'Silent applause' - when you hear an opinion that you agree with, wave a hand with your fingers pointing upwards. This saves a lot of time as people don't need to chip in to say "I'd just like to add that I agree with..."


          Ideastorming gathers a large number of ideas quickly. Start by stating the issue. Ask people to say whatever comes into their heads as fast as possible - without censoring or discussion. This encourages creativity and frees energy. Write down all ideas for later discussion.


          Parking space - when something comes up that's not relevant to the discussion at hand "park" it in the parking space (a large sheet of paper on the wall) and deal with it at an appropriate time later. This allows you to stay focused but reassures participants they will be heard.

          Dominating behaviour - It's common that groups have a handful of dominant personalities who do most of the groups' talking and organising. Don't tolerate it just because it happens. It can be very destructive for the group in the long-term. See Example Problem box below for ideas of how to deal with dominant behaviour.





        • karmayog.org
          Competitive and Co-operative Interruptions Some psychologists differentiate between types of interruption when analyzing conversation patterns. ThereÆs
          Message 4 of 4 , Feb 27, 2014
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            Competitive and Co-operative Interruptions

            Some psychologists differentiate between types of interruption when analyzing conversation patterns. There’s competitive interruption, which is an attempt to steer the conversation in another direction. Cooperative interruption is when the comment is meant to add to the conversational flow—such as adding a related opinion or even making supportive statements—but still stops the original speaker from smoothly finishing his or her thought. The well-intentioned among us tend to cooperatively interrupt, but etiquette-wise, that’s not much better than the competitive kind. Both prevent the other people we’re conversing with from speaking their minds freely. Both make them feel that their feelings on the matter aren’t worth as much as ours. 

            When someone interrupts us, we feel annoyed primarily, but also disrespected. Regardless of what we’re talking about or who does the dirty deed, being interrupted sends the message that our words carry less weight than the interrupters’. And that’s partly true, at least in the interrupters’ opinions. Think of the times you’ve stopped someone mid-sentence. You thought something was so crucial to the conversation that it had to be voiced immediately—that your point was more important, or so important that you didn’t want to risk it not being heard.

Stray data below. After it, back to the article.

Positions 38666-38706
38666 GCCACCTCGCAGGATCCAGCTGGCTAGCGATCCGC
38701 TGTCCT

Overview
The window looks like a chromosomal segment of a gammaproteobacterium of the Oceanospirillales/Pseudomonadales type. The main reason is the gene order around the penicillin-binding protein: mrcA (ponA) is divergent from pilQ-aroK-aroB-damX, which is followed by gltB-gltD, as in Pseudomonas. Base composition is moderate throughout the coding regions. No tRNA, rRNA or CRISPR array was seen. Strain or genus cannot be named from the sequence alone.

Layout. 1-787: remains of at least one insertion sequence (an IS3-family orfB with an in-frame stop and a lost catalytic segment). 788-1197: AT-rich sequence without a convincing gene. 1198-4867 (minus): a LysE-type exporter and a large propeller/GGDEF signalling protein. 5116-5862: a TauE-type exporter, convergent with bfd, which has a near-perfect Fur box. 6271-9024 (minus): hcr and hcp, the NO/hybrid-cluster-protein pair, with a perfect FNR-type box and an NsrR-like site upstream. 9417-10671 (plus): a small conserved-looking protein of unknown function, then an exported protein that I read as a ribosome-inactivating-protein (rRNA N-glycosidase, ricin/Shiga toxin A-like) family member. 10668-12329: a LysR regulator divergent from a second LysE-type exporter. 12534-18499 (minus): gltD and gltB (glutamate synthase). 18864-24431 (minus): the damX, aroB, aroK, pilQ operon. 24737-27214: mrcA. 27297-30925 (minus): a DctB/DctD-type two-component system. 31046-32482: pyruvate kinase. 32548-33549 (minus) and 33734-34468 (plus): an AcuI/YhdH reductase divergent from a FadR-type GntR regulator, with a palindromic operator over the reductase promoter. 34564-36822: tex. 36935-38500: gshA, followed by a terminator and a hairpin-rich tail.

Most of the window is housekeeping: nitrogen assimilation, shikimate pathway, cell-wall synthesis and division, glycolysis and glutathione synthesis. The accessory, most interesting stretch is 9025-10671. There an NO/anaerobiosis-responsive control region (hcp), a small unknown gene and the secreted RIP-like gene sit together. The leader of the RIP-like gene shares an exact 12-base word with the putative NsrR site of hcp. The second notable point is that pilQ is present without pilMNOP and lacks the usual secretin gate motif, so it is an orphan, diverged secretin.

Often, people who run conversational interference aren’t listening as well as they should be. They might hear a sentence or two, form an opinion they feel should be voiced, and listen for a slight pause or hesitation in conversation that allows them to interject. At this point, the attention is on themselves rather than the speaker. Instead of wanting to make points as they come to your head, have a notebook handy to jot down notes for later or make mental notes. While you may want to make a great impression and showcase your enthusiasm or knowledge, speaking over peers and managers only demonstrates a lack of respect and patience. 

            Dealing with Other Interrupters
            Since most of us have been guilty of interrupting at some point, we’ve all been victims of it, too. When you have to deal with a chronic interrupter, try speaking quickly so that the person doesn’t jump on a break in conversation. If someone starts talking over you, raise your voice slightly and continue on. When interrupters are allowed to do so unabated, it only reinforces the behavior. Parents teaching their kids good manners are told not to acknowledge them when they demand attention in the middle of another conversation. Just as children have to learn to wait their turn, those of us who interrupt need to be reminded of that lesson, too.

            Few things are so pressing to discuss that it justifies hurting someone else’s feelings in the process. When the urge to interrupt hits, just remember how it feels to be talked over and open your ears instead of your mouth.